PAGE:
Working with JavaScript for a while, have you heard about npm and why do you need it?3 min read

What is npm?

npm (stands for Node.js package manager) is a package manager for the JavaScript programming language and the world’s largest software registry. It is the default package manager for runtime environment Node.js. It puts modules in place so that node can find them, and manages dependency conflicts intelligently.

Github is the place that open source developers can join, share source codes and build software together. npm is something like that, open source developers from every corner from this planet can use npm to share and borrow packages, and many organizations are currently using npm to manage private development as well. The very first befefit of npm is, Developers use npm to access and manage Node packages. Node packages are directories that contain JavaScript code written by other developers. You can use these packages to reduce duplication of work and avoid bugs.

Looking for complete JavaScript tutorials for beginners? Check out this link.

Watch this video to see quick introduction about npm:

npm consists of these distinct components:

  • the website
  • the Command Line Interface (CLI)
  • the registry

#1. After you watched the quick introduction about npm, now is the plausible time to go to npm’s home to discover packages, set up your profiles. Also manage your npm experience such as an Organization to manage and access to the public or private packeges.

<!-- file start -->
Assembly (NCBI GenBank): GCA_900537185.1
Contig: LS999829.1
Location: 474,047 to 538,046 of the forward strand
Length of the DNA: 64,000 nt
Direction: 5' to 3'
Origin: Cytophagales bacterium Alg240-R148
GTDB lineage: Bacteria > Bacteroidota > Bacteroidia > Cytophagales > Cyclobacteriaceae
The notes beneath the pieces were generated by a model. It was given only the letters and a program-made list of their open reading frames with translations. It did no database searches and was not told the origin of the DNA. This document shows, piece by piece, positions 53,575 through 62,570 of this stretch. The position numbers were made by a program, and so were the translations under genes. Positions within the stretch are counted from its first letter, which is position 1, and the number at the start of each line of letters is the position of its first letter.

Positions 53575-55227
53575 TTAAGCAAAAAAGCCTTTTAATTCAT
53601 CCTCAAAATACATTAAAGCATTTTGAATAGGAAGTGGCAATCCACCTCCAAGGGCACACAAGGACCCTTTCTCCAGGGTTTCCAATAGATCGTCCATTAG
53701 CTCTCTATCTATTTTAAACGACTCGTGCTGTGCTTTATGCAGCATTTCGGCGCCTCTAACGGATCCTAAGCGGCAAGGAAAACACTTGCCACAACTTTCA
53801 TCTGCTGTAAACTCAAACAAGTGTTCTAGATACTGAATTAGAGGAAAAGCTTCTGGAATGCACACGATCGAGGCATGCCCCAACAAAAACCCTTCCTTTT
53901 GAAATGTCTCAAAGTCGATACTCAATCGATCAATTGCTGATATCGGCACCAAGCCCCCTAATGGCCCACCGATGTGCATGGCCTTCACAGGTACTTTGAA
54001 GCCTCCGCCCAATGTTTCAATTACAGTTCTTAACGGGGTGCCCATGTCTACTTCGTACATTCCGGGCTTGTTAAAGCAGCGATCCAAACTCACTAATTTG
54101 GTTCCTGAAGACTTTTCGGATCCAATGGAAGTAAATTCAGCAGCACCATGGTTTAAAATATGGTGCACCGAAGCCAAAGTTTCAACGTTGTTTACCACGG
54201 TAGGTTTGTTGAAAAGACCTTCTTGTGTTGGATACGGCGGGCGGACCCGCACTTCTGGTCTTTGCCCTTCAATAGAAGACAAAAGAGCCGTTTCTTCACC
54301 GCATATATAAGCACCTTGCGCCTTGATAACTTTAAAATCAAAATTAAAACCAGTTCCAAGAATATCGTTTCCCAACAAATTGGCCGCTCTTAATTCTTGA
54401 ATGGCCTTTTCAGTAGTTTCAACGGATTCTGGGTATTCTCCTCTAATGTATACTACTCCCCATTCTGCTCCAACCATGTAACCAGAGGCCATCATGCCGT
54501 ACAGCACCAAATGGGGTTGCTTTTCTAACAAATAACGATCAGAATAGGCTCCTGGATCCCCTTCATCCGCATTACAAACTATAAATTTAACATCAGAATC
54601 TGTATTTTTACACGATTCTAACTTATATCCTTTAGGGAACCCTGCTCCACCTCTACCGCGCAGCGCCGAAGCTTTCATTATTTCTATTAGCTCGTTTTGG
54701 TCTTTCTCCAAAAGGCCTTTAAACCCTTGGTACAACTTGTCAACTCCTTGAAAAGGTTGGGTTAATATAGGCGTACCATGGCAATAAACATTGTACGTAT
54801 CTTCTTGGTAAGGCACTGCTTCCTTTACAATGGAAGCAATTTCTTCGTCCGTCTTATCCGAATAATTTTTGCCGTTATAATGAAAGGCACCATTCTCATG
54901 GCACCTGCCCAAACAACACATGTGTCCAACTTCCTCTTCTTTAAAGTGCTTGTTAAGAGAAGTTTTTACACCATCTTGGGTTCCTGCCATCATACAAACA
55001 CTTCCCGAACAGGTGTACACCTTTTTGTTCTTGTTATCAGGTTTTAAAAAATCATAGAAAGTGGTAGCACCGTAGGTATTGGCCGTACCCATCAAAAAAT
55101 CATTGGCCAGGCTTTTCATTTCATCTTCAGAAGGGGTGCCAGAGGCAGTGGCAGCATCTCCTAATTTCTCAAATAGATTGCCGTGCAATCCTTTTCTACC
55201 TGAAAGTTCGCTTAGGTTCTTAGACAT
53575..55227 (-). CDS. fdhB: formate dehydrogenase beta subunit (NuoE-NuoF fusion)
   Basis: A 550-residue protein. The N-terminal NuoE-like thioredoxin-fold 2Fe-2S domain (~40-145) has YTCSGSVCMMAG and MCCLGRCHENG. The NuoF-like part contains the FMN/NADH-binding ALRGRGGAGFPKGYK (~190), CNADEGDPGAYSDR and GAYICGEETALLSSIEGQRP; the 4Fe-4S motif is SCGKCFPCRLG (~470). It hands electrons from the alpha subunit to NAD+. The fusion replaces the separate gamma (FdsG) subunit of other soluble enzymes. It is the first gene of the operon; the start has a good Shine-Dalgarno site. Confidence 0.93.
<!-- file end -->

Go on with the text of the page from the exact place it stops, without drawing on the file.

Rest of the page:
#2. To interact with npm, you need to use CLI (Command Line Interface) from your terminal, here are how you can use it.

#3. The registry Tis a database that holds the information and the code for the packages.

What you can do with npm?

  • Adapt packages of code for your apps, or incorporate packages as they are.
  • Download standalone tools you can use right away.
  • Run packages without downloading using npx.
  • Share code with any npm user, anywhere.
  • Restrict code to specific developers.
  • Create Orgs (organizations) to coordinate package maintenance, coding, and developers.
  • Form virtual teams by using Orgs.
  • Manage multiple versions of code and code dependencies.
  • Update applications easily when underlying code is updated.
  • Discover multiple ways to solve the same puzzle.
  • Find other developers who are working on similar problems and projects.

Getting started

Now you can get started using npm by referring docs from npm’s homepage, if you want to read another independent article about npm’s topics such as how to install, interact, use it with front-end development, etc…Please reply below.

To get started with npm, you can create an account, which will be available at

After you set up an npm account, the next step is to use the command line interface (CLI) to install npm.

Sharing packages and collaborating with others

If you choose to share your packages publicly, there is no cost. To use and share private packages, you need to upgrade your account. To share with others, create organizations, called npm Orgs, and invite others to work with you, privately (for a fee) or publicly (for free). Or you can sign up for a private instance of npm for your company, called npm Enterprise, so you can develop packages internally that are not shared publicly.

Learn more

To learn more about npm as a product, upcoming new features, and interesting uses of npm, sign up for our newsletter at npm-weekly, and be sure to follow @npmjs on Twitter.

For mentoring, tutorials, and learning, visit node school. Consider attending or hosting a nodeschool event (usually free!) at a site near you, or use the self-help tools you can find on the site.

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